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Rising Stars: Meet Calliope Pavlides

Today we’d like to introduce you to Calliope Pavlides.

Hi Calliope, thanks for sharing your story with us. To start, maybe you can tell our readers some of your backstory.
I am an early career painter, so my journey feels like it is just beginning. Growing up in Athens Greece, I was primarily introduced to European modern art. My mother, who studied art history and criticism in the early 90’s has an extensive library of art books and catalogues at home. As a kid, I remember finding Matisse’s Music somewhere in the books, a painting that I could never get over as it strung a chord in me, welcoming me in this newfound world that has been since been a space to lay it out. Drawing has been a way of life for me since a very young age and has accompanied me through coming of age and growing into my present self. A milestone in my journey was spending four years studying painting at the Rhode Island School of Design and starting a life in the context of a new culture. I was given the opportunity to unlearn, experiment, and push the boundaries of making. I learned to pay attention to marks and ask questions with painting. By the end of that experience, I had set myself up with skills like maintaining an everyday studio practice, however frustrating at times. My post RISD life started along with Covid-19 when I found my new nest in LA. I was lucky to have a studio to work through all the sudden life changes and keep myself productive and somewhat centered through the pandemic. Shockingly, even during these weird times and with little connections in this new city, I was given several great opportunities to show my work in galleries and shows that felt fitting to the work. I am excited to push myself in new ways and see where this goes.

Can you talk to us a bit about the challenges and lessons you’ve learned along the way. Looking back would you say it’s been easy or smooth in retrospect?
I have been blessed with opportunities and open doors but my experience has not been without challenges and obstacles. Apart from being an outsider in a world that moves with connections, I graduated into a pandemic under the Trump administration while dealing with my immigration status. I was desperately trying to find a job to fulfill a one year visa requirement during lockdown. I was in Athens having online interviews for jobs in LA and was getting brutally rejected because I was an outsider with an expiration date. For a moment, I considered giving up as I was beginning to feel like my career determination was insensitive to a world suffering from not only Covid but also unemployment. Even though I thought I could let it go, I simply could not give up on the life I dreamt for myself.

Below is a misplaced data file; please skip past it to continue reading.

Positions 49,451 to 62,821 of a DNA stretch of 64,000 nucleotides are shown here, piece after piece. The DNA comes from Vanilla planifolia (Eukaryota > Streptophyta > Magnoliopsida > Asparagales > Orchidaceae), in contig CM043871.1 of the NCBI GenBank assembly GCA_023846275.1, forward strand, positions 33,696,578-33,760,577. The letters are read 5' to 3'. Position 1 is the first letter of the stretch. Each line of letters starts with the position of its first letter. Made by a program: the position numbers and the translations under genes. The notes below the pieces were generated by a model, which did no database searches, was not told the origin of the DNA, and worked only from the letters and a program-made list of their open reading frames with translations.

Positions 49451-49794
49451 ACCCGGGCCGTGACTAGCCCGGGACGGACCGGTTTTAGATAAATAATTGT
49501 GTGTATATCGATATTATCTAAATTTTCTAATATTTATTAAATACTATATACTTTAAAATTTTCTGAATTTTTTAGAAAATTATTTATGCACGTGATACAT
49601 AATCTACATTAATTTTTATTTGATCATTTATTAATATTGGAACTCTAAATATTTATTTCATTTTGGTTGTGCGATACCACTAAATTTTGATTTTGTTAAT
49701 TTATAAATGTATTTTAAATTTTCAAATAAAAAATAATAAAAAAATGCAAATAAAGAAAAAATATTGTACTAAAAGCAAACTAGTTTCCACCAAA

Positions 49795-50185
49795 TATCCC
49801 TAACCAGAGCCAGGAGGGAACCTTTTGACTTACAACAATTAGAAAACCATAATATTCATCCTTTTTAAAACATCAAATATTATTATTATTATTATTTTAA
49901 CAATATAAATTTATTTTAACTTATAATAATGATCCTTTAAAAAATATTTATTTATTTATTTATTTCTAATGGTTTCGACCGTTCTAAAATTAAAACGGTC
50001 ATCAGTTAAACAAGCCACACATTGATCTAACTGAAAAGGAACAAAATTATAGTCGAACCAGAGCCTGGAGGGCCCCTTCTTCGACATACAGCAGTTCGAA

Appreciate you sharing that. What else should we know about what you do?
I use drawing and painting in an almost diaristic manner. My paintings are figurative and narrative (although not realistic in any capacity) they are sometimes literal or symbolic through a set of motifs that recur in the work and have acquired meaning. Coming out of a phase of wild material exploration during my undergrad, I like to think that I inform my oil paintings with a visual understanding that I have acquired from printmaking and drawing. I like visual games, layers, and subtractive processes that slow down the reading of my work. My last body of work “Seasons of Unravelling” portrays an apocalyptic world of embodied natural disasters, an allegory I constructed to find closure within the hectic and uncontrollable forces that shaped the shared new era of order (or lack of) — the pandemic. Having the opportunity to share this work in my first solo show at Monte Vista Projects (May 2021) was an incredibly special and vulnerable experience.

Is there a quality that you most attribute to your success?
As a painter, it is fundamental to be showing up to studio in a habitual way. Even if I don’t touch the work, visiting the studio looking at it sometimes is enough. Being instinctive, paying attention to patterns and making sure I don’t settle for what’s easy are important qualities that I try to implement in my practice. Other characteristics that will take you a long way when working with other artists or galleries are being organized, reliable and able to follow through on agreements responsibly. In the art world, finding entrusted collaborators is not a given, so being one is a good first step.

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Image Credits:

Maddy McManus

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